Hi Guys - I'm new to the Allergy board. I have been having some mystery severe ear pain and intermittent hearing loss for about 9 months now. I also have IBS with an unknown cause. Originally, I went to the ear doctor who said it was LPR Silent Reflux. The ENT gave me some Omeprazole (Prilosec) and sent me off. It did not help.
Fast forward to April. I woke up with severe hearing loss in my left ear. I literally could only hear very muffled sounds. I was dizzy and had severe pain. I called the ENT and of course the front desk girl didn't take my freaking out seriously and scheduled me to come in 2-3 days later. By that point my hearing had returned. The ENT did many tests on me, including vertigo tests, and basically said that she had no idea what it could be but she wanted me in the same day next time it happened and gave me a special number to call to get in the same day.
Luckily, it hasn't happened again. But in the meantime, my GI sent me to the allergist for further allergy testing. The GI did a blood test which showed a minor wheat allergy. The allergist ruled that out as a false positive test. However, he did discovery that I had "Severe Environmental" allergies to all kinds of grass and weeds and recommended very strongly allergy shots. He said that he thinks I have Eustachian Tube Dysfunction from the allergies and suspects that they might get better through decongestant allergy medicine and allergy shots.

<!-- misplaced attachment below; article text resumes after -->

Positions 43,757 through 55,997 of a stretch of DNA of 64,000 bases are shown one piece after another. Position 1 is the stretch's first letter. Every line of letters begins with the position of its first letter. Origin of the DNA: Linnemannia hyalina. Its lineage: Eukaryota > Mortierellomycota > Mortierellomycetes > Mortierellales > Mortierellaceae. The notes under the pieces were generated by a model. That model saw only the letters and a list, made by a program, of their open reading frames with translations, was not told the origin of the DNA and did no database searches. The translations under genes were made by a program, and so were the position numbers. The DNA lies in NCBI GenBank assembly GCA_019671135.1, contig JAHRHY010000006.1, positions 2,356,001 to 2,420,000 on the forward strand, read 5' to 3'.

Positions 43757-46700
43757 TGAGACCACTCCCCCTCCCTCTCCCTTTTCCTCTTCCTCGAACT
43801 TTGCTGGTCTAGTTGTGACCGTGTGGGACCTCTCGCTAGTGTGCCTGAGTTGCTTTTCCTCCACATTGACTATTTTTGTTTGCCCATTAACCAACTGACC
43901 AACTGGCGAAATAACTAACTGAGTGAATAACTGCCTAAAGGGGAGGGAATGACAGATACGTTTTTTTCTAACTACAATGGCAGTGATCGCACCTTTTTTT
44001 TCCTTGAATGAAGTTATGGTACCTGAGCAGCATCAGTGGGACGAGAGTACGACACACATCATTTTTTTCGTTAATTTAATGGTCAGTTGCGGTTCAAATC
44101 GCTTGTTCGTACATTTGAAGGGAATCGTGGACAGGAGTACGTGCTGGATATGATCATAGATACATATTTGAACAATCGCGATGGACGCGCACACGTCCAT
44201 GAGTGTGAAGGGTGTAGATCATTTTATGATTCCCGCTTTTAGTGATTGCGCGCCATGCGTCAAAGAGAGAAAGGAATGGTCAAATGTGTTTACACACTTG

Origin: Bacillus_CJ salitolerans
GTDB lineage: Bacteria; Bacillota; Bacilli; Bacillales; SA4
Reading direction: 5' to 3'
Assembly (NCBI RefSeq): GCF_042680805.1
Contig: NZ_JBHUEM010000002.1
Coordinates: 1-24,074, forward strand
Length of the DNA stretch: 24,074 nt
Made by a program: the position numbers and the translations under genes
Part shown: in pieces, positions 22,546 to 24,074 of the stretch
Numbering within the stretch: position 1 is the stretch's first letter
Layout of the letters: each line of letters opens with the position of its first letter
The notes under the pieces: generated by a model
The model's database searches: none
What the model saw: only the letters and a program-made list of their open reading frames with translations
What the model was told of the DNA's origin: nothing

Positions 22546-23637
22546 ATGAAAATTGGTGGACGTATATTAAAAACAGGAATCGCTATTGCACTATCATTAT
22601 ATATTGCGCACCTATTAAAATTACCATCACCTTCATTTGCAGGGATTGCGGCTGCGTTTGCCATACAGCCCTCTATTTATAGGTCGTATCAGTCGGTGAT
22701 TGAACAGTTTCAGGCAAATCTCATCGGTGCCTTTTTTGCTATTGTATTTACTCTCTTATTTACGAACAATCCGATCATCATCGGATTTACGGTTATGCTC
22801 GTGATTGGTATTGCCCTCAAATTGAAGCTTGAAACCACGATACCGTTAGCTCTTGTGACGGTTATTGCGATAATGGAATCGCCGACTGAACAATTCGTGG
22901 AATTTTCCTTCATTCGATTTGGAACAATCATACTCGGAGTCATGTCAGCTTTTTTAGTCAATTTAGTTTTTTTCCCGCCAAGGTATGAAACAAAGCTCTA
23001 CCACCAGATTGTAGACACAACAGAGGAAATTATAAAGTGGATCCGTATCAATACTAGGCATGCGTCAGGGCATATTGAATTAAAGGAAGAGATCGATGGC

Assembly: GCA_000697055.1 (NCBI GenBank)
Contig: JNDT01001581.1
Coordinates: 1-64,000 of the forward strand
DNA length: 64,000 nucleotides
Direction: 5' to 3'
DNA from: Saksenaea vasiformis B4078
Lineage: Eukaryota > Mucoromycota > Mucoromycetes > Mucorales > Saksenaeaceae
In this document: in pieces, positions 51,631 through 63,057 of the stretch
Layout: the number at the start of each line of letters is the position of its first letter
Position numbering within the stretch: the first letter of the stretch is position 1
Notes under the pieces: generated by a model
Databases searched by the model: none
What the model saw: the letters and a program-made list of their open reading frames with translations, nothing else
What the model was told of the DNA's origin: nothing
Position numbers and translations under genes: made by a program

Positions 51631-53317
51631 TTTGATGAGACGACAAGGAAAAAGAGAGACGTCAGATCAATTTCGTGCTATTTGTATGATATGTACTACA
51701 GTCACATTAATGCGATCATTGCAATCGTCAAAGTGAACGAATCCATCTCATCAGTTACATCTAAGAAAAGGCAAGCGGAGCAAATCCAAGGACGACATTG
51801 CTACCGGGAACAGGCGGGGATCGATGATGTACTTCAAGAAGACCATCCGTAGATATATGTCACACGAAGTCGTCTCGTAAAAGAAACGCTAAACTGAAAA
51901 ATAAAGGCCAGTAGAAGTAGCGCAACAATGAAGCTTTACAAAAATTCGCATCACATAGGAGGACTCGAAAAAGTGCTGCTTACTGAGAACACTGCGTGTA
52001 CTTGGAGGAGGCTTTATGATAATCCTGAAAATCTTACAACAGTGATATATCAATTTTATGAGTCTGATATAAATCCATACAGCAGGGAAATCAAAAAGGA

Does anyone have any experience with this? Severe sharp ear pain and hearing loss from environmental allergies? Would you guys recommend the allergy shots? I'm not a fan of needles and the photos of people's hives from the allergy shots are scaring me. After my allergy test, I had hives on my back for days, especially where the bermuda grass point was. I'm just worried that the shots will be very time consuming and I will just put myself through more trouble than it's worth. Any input would be appreciated.
Eustachian Tube Dysfunction is a term that I have never come across before. However, I know where it is and it keeps the inner-ear
open and free from infection.
In 1988, I was passenger on a plane that was not air pressurised. It took off and dived down to sea level very quickly and my ear pain was acute. I developed tinnitus in the right ear and suffered loss of balance. This all continued for about
five years until my GP sent me for an MRI scan. This showed a tumour called an acoustic neuroma. I underwent twelve hours of neurosurgery in Cambridge and the tumour was removed. I became totally deaf on the right side.
The Eustacian tube is kept
open by the pressure of air but at high altitudes it might close and become problematic.